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$800 is going to net you a gaming PC that you can tell is in the mid-tier budget range. This machine will handle 1080p gaming with ease and gives more than respectable 1440p frame rates. You’re also going to be getting a rig that looks the part too. With a sleek RGB case and quality components, your setup is going to be ever closer to gaming perfection. Unfortunately, due to various factors, the prices of the hardware listed fluctuate daily. We aim to update all of our builds as much as we can to ensure they are as close to the specified build price as possible.
As with all our gaming PC builds, we’ve opted for an AMD Ryzen processor over their Intel counterparts due to price and other component compatibility. This Ryzen 5 3600 is no different in terms of bang for your buck with 6 cores and 12 threads, providing you with stellar processing power for playing those AAA games. Moreover, the Ryzen 5 3600 comes in with a base clock of 3.6GHz and overclocking capacity of up to 4.2GHz, maximizing the juice you can squeeze out of this chip.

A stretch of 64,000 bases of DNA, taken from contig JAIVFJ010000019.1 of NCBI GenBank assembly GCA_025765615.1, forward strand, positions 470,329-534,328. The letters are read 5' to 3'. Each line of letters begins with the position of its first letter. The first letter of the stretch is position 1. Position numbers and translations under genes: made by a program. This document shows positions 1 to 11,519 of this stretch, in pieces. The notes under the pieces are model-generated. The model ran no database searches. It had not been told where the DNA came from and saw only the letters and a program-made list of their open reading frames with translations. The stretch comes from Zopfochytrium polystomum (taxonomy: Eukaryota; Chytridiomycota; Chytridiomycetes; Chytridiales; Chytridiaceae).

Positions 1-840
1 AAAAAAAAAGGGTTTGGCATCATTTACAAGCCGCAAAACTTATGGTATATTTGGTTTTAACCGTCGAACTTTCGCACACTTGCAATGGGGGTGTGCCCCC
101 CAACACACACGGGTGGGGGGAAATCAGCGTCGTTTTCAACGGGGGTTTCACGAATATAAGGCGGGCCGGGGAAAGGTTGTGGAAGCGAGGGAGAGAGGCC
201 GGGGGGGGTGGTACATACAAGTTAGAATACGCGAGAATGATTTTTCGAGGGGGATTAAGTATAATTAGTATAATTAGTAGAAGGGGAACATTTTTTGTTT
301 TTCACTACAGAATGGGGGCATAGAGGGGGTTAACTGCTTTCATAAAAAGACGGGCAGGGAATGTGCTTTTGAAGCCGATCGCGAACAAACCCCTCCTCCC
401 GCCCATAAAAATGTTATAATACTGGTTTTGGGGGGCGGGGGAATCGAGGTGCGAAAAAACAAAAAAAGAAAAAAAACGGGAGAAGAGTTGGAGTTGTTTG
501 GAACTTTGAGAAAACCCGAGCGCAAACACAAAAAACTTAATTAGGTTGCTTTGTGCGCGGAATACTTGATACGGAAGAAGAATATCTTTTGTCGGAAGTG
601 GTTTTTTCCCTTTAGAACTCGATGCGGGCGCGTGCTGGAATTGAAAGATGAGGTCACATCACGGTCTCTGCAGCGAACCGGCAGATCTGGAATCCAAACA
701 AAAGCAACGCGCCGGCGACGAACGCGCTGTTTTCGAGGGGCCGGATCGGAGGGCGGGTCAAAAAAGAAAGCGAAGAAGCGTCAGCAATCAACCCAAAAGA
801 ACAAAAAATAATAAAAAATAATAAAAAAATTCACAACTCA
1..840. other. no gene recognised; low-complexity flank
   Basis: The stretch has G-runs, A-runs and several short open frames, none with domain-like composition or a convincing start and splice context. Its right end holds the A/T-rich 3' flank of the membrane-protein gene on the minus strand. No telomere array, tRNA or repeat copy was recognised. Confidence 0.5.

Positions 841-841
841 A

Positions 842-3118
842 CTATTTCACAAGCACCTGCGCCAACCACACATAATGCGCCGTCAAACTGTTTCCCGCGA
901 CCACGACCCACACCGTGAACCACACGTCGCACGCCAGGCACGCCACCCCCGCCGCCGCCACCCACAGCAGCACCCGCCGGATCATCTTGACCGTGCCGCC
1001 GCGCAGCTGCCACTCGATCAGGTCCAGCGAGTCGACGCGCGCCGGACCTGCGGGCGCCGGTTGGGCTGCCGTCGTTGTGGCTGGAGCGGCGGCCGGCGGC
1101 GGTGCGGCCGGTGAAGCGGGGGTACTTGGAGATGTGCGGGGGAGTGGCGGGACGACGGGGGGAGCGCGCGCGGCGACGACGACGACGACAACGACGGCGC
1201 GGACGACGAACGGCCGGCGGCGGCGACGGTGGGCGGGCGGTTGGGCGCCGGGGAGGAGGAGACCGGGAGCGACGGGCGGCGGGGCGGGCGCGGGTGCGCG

The B450 motherboard range is a common staple in our builds due to affordability and compatibility. This build is no different with the MSI B450-A PRO MAX. This board however, has slight improvements over the B450M’s we have been previously using with Turbo M.2: running at PCI-E Gen3 x4, maximizing performance for NVMe based SSDs. It also features the common MSI technology with core boost, DDR4 memory boost, and PCI-E steel armor improving and protecting your installed components.